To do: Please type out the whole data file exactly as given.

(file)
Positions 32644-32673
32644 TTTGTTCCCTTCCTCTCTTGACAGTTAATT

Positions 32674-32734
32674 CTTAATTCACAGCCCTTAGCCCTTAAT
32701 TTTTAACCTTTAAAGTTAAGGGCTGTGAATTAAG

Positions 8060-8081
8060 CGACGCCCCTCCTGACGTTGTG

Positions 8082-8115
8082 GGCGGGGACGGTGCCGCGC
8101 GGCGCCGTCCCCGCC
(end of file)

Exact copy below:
Positions 32644-32673
32644 TTTGTTCCCTTCCTCTCTTGACAGTTAATT

Positions 32674-32734
32674 CTTAATTCACAGCCCTTAGCCCTTAAT
32701 TTTTAACCTTTAAAGTTAAGGGCTGTGAATTAAG

Positions 8060-8081
8060 CGACGCCCCTCCTGACGTTGTG

Positions 8082-8115
8082 GGCGGGGACGGTGCCGCGC
8101 GGCGCCGTCCCCGCC